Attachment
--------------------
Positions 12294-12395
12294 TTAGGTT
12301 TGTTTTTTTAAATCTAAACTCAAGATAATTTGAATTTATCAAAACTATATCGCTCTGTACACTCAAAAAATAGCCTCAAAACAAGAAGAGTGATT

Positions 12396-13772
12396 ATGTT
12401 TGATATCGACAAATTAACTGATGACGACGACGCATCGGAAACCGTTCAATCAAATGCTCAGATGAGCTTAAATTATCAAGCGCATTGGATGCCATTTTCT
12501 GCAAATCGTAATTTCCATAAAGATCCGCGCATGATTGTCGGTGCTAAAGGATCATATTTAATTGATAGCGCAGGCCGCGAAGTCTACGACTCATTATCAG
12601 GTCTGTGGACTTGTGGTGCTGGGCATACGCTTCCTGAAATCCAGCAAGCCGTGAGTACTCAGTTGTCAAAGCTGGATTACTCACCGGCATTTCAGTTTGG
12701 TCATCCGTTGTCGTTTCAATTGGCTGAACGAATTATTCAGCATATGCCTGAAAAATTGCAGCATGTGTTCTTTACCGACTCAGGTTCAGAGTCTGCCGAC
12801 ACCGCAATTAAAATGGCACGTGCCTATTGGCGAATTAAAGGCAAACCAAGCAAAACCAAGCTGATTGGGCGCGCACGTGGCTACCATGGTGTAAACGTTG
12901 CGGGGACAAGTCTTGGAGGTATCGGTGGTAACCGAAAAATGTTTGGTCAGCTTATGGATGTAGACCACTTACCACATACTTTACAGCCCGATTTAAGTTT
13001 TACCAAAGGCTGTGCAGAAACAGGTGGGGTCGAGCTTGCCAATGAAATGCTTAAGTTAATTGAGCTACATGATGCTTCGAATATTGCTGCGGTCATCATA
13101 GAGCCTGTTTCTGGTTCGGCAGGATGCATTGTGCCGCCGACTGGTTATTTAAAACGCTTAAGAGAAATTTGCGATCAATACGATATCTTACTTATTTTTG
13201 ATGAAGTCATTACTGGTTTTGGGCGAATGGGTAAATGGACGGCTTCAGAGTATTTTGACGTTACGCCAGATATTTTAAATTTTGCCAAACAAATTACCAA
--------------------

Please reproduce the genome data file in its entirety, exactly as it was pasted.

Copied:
Positions 12294-12395
12294 TTAGGTT
12301 TGTTTTTTTAAATCTAAACTCAAGATAATTTGAATTTATCAAAACTATATCGCTCTGTACACTCAAAAAATAGCCTCAAAACAAGAAGAGTGATT

Positions 12396-13772
12396 ATGTT
12401 TGATATCGACAAATTAACTGATGACGACGACGCATCGGAAACCGTTCAATCAAATGCTCAGATGAGCTTAAATTATCAAGCGCATTGGATGCCATTTTCT
12501 GCAAATCGTAATTTCCATAAAGATCCGCGCATGATTGTCGGTGCTAAAGGATCATATTTAATTGATAGCGCAGGCCGCGAAGTCTACGACTCATTATCAG
12601 GTCTGTGGACTTGTGGTGCTGGGCATACGCTTCCTGAAATCCAGCAAGCCGTGAGTACTCAGTTGTCAAAGCTGGATTACTCACCGGCATTTCAGTTTGG
12701 TCATCCGTTGTCGTTTCAATTGGCTGAACGAATTATTCAGCATATGCCTGAAAAATTGCAGCATGTGTTCTTTACCGACTCAGGTTCAGAGTCTGCCGAC
12801 ACCGCAATTAAAATGGCACGTGCCTATTGGCGAATTAAAGGCAAACCAAGCAAAACCAAGCTGATTGGGCGCGCACGTGGCTACCATGGTGTAAACGTTG
12901 CGGGGACAAGTCTTGGAGGTATCGGTGGTAACCGAAAAATGTTTGGTCAGCTTATGGATGTAGACCACTTACCACATACTTTACAGCCCGATTTAAGTTT
13001 TACCAAAGGCTGTGCAGAAACAGGTGGGGTCGAGCTTGCCAATGAAATGCTTAAGTTAATTGAGCTACATGATGCTTCGAATATTGCTGCGGTCATCATA
13101 GAGCCTGTTTCTGGTTCGGCAGGATGCATTGTGCCGCCGACTGGTTATTTAAAACGCTTAAGAGAAATTTGCGATCAATACGATATCTTACTTATTTTTG
13201 ATGAAGTCATTACTGGTTTTGGGCGAATGGGTAAATGGACGGCTTCAGAGTATTTTGACGTTACGCCAGATATTTTAAATTTTGCCAAACAAATTACCAA